I do mean just about everything – small shopping bags, snacks and drinks, even wrappers and rubbish (temporarily) if there isn’t immediately a bin nearby. It keeps my hands free and it keeps me sane, as I then only have one item to keep track of. I bought a great one from Woolies early in December but I can’t find it on their website now – as long as it’s large, has a zipper, and can hold some weight; it will do.
And the Basic Bitch cries echo through the passages… But this basic bitch takes three or four pairs of black leggings on every trip. While you won’t catch me going to Checkers in them under normal circumstances, I happily wear them at airports, on flights, on days where I’m road tripping, for sleeping in cold weather – pretty much whenever the need for legging-comfort arises.
Why, you ask? Superior comfort in cross-legged (or other pretzel-inspired) positions, they take up hardly any luggage space, and they’re very easy to wash and dry if you need to.
I’ve always bought thinner leggings from Woolies or Foschini for sleeping on the plane, long drives, or any other circumstances that forces you to sit for long periods as they don’t dig into your waist.
Recently I’ve been favouring the slightly sturdier, more forgiving ones from Cotton On Body. They don’t show cellulite or underwear lines, and they don’t stretch out during the course of a day so you look decent when you arrive on the other side. As I’m on the short side my perfect fit is the regular waist 7/8 length (see them here) – the waist is high on me and it grazes my ankles – I’m wearing them with the Skechers in the first pic. They also come in actual high waist (great if you’re tall or have an ass) and full length cuts.
This is becoming seriously sexy but I’m really good with wearing compression socks on flights. They’re intended to reduce your risk of developing blood clots and let me tell you, after recently visiting an otherwise healthy 30 year-old friend with a blood clot in ICU, I’m even better at wearing them (Aside from being on a contraceptive pill she had no risk factors. She has thankfully made a full recovery).
A sleep kit
I’m not a great airplane sleeper, so I need a few things to help me doze off. Typo has the best sleep masks I’ve been able to find – they block out light without squashing your eyes. Earphones are non-negotiable for pre-snooze podcasts – I listen to podcasts every night before I doze off, so the familiarity of the ritual helps. I’m on what feels like my 47th travel neck pillow and I haven’t found the perfect one, but the memory foam ones are definitely better.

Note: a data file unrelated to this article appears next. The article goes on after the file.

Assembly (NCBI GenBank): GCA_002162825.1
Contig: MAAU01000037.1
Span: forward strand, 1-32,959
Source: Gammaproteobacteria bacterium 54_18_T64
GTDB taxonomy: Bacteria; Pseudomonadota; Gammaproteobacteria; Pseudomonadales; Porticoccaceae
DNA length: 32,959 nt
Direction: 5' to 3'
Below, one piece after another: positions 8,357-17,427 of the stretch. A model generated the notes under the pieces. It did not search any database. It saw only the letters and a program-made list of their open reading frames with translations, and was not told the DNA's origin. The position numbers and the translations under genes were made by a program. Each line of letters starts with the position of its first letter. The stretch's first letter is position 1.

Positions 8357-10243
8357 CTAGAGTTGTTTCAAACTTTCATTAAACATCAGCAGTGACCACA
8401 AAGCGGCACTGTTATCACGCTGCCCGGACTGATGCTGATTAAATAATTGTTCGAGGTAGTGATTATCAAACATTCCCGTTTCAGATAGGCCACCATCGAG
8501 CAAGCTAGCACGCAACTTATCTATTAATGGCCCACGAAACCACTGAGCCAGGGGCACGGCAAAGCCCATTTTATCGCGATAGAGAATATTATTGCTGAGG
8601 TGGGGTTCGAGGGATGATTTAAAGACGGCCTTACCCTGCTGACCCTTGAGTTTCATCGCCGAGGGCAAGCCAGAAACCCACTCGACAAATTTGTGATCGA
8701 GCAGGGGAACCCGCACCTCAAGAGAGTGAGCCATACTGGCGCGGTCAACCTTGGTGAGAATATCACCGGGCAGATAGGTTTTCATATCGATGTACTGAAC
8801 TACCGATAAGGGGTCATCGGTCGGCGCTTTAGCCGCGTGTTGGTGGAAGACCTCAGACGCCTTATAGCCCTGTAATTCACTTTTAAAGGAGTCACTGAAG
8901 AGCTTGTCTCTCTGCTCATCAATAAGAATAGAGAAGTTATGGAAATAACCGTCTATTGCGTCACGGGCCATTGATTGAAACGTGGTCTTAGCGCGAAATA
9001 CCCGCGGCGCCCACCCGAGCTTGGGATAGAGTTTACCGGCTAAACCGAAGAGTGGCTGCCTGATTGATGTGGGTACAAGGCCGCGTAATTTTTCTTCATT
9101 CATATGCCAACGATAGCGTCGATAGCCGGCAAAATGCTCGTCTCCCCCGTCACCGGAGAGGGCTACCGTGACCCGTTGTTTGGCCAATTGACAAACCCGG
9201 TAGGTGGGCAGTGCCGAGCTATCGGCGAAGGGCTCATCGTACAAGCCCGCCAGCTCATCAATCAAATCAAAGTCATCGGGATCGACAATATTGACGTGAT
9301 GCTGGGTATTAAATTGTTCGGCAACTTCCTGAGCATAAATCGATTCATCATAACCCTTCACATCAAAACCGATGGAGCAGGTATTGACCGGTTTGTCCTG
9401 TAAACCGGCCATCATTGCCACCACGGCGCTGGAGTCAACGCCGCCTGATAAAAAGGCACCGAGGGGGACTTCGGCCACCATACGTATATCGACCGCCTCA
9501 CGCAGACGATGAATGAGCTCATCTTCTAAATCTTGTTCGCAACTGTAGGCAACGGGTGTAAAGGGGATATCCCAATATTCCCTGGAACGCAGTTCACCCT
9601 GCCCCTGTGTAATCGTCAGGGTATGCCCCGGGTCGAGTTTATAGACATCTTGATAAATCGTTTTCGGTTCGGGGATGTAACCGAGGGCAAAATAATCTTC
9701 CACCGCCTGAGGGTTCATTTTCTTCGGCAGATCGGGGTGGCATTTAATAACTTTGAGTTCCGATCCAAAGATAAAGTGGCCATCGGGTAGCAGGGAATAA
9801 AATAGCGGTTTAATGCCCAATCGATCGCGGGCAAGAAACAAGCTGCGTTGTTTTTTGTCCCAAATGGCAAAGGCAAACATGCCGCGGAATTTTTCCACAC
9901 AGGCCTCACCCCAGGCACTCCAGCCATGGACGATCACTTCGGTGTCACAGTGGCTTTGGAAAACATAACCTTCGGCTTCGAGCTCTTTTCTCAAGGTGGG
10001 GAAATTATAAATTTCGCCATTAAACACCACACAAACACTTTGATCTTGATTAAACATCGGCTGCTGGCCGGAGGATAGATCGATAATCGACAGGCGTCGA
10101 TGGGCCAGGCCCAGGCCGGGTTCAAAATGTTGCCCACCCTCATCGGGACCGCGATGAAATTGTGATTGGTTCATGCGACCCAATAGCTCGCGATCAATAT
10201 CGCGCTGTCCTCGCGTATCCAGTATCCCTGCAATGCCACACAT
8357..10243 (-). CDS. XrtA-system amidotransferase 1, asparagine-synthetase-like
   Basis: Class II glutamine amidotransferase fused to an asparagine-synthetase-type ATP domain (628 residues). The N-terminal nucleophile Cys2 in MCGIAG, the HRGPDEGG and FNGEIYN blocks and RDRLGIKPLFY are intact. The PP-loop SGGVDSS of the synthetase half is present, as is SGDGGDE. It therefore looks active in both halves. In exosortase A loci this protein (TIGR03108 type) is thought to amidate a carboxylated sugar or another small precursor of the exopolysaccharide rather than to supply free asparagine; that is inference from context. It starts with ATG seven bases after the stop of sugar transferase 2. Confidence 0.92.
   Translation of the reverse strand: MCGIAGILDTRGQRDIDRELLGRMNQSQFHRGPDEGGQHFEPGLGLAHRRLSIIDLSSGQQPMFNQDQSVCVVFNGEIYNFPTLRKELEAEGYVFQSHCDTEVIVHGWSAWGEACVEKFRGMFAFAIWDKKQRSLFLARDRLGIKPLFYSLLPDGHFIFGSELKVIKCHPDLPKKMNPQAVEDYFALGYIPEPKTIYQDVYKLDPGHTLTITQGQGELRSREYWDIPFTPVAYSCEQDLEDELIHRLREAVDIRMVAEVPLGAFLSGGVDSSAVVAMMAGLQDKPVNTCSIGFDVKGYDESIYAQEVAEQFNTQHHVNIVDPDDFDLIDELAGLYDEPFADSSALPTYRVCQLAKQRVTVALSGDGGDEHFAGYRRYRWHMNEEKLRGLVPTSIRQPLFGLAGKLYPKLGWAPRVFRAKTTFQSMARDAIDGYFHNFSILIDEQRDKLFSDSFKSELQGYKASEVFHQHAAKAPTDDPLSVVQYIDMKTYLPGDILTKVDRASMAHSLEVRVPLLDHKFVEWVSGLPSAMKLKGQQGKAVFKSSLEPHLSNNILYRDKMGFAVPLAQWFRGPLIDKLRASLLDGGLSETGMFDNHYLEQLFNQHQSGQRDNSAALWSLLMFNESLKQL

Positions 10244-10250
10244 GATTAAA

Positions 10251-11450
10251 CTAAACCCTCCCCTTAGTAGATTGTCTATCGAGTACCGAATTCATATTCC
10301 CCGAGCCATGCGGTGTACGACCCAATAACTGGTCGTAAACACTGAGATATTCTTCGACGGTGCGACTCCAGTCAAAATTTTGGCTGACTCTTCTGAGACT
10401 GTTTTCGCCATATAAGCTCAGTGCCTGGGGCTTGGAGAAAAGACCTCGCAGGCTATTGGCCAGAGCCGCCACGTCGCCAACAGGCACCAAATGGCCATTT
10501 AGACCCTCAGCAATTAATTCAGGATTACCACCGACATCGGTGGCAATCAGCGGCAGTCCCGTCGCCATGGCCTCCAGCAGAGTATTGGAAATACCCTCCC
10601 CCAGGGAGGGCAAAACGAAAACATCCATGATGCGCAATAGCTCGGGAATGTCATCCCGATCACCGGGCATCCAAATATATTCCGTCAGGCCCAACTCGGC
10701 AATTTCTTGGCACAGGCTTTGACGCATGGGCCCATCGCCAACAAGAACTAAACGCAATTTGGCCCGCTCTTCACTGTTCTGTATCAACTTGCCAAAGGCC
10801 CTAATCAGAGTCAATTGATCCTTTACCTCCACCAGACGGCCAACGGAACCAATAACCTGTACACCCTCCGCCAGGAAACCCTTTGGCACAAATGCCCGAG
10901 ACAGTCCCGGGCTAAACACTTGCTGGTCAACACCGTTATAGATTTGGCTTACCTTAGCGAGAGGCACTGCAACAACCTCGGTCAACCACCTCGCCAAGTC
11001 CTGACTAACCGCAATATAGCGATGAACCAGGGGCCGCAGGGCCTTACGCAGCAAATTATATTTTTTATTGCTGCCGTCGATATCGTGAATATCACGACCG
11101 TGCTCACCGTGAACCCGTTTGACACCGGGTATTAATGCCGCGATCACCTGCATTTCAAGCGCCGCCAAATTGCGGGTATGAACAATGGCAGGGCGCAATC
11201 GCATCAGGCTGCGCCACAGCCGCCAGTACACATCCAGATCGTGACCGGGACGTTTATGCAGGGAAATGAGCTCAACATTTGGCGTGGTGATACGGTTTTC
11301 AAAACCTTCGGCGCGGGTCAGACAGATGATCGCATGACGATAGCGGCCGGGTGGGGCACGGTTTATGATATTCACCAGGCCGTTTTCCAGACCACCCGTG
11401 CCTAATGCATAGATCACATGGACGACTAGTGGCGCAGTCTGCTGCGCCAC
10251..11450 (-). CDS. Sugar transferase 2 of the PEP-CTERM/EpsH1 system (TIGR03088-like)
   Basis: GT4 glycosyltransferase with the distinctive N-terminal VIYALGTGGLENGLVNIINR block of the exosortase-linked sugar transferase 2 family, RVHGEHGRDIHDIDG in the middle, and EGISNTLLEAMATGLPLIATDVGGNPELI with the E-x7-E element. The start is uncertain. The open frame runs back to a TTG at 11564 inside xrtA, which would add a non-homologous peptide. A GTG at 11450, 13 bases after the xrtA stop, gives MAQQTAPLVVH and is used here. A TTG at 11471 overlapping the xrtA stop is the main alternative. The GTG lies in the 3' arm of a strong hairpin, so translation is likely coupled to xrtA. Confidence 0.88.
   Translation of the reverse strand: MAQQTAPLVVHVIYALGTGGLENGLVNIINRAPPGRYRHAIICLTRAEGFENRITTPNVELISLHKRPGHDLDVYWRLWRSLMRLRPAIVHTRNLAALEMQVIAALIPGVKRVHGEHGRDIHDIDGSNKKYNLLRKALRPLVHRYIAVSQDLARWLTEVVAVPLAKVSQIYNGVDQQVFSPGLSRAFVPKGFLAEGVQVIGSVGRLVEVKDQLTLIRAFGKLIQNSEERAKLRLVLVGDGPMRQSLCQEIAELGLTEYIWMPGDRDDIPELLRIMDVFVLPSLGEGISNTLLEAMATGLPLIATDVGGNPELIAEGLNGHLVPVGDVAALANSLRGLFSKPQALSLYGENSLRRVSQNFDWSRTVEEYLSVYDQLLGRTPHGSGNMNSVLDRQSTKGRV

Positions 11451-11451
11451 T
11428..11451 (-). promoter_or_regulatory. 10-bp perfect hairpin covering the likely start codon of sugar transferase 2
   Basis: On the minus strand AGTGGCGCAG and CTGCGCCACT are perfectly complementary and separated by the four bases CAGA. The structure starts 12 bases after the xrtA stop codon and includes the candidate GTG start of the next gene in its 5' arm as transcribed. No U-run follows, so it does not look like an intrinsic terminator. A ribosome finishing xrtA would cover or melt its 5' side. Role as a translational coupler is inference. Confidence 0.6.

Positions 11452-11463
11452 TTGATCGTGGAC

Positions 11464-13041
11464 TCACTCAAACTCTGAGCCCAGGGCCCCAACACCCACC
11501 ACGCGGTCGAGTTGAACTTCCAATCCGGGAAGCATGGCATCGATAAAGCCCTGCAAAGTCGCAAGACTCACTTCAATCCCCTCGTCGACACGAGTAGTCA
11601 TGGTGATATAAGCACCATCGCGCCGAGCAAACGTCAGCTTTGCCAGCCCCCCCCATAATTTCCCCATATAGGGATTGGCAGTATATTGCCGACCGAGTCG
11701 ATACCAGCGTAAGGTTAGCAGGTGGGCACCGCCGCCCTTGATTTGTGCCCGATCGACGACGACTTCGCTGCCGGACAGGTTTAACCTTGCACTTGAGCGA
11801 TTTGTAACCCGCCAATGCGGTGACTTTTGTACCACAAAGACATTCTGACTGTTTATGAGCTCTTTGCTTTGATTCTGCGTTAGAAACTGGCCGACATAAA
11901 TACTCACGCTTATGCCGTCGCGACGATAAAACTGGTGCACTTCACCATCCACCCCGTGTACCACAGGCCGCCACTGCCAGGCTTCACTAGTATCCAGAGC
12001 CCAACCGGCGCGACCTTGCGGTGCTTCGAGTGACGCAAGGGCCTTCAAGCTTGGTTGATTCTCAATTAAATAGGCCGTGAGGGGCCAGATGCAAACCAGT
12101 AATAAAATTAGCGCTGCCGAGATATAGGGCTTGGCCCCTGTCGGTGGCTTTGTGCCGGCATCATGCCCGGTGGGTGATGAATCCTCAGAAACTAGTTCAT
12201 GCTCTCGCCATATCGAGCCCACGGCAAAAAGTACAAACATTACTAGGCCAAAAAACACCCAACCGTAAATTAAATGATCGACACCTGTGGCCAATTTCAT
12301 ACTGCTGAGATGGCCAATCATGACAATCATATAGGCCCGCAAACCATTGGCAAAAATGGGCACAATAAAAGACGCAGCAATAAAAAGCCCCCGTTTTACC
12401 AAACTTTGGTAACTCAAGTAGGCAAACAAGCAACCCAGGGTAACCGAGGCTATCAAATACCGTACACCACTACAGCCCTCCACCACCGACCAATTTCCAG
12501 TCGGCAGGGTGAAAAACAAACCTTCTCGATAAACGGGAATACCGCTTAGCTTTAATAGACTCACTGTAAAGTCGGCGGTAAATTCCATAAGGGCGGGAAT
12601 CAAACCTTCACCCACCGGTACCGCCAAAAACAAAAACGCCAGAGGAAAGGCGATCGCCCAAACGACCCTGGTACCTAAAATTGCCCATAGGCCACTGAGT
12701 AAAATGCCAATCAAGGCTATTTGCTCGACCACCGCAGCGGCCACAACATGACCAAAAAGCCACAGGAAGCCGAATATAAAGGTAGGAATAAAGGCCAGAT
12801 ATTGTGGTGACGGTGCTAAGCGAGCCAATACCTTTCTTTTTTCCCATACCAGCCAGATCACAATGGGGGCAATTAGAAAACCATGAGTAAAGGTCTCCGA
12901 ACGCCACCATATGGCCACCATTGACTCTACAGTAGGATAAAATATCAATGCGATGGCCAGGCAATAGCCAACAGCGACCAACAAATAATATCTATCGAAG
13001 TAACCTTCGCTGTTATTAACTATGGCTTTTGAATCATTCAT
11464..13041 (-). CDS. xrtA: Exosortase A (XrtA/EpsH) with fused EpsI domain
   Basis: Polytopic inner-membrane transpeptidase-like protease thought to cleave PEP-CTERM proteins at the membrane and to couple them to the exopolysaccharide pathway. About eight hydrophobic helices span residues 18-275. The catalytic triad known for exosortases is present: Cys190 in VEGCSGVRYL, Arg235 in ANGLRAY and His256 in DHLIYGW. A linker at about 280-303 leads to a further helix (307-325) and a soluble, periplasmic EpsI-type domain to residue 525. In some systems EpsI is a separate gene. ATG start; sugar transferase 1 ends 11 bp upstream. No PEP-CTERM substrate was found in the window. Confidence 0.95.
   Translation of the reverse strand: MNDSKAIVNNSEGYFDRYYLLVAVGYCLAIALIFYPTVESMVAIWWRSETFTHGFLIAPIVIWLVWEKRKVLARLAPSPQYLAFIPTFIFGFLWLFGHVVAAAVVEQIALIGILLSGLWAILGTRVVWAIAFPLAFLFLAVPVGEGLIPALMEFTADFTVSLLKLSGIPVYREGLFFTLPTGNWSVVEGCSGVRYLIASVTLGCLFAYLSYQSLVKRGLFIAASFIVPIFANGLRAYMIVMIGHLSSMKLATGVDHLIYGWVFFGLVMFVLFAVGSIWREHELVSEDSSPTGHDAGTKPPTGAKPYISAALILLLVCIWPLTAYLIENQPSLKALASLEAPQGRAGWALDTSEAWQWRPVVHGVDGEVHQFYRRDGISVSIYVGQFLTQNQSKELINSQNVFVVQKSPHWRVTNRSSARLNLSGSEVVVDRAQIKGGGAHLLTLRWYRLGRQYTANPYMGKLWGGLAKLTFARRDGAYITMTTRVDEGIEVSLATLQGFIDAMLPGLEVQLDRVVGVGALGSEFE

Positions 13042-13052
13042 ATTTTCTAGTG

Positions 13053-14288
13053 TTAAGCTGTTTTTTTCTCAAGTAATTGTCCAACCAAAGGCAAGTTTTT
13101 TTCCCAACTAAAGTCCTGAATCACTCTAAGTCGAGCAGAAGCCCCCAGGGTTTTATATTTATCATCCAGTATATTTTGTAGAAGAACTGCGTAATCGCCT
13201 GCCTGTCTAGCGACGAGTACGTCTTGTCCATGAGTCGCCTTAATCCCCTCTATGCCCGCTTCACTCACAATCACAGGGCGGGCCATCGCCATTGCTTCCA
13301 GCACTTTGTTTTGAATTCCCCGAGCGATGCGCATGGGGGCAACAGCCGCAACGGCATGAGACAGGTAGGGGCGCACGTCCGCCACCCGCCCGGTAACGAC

I also get proper prescription sleeping tabs to knock me out on long flights – if they’re not for you, maybe a homeopathic remedy will do. They allow me to doze off and stay asleep through minor disturbances, but I can still get up and get a drink/use the bathroom/follow instructions if I have to, I just don’t remember it particularly well. They’re also handy for taking the first few nights to get into a sleep routine in a new environment.
On my current trip I suffered from ridiculous jet lag for the first time in my life. I ended up taking sleeping tablets for another 10 days or so, and I then switched to Melatonin that I got from a local pharmacy. Since I’m here for 6 weeks in total I figured it’s easier to just accept that I’m not going to bed before midnight (which means sleep at somewhere between 1am and 2am most nights) and not likely getting up before 8am (I travelled to NSW, Australia – there’s a 9 hour time difference and the sun sets almost 3 hours later than at home. It hit me hard – getting older is a bitch).
I use a long cardigan or something similar to cover myself on flights (for monsters under the seat, etc), and usually only use the airline blankets if I have a couple of seats to myself and I’m stretching out (higher possibility of under-seat monster attack). The cardigan doesn’t take up a lot of space and usually comes in handy again somewhere along the line.
I’d love to hear if you have practical or quirky travel essentials?
*My 1,85m tall sister who has the stride of a giraffe would beg to differ.
**Started gathering provisions (a t-shirt, toothbrush and shampoo) when I realised things were going very wrong, and was eventually wine drunk in Frankfurt for most of the second missed trip. Ended up being not so bad.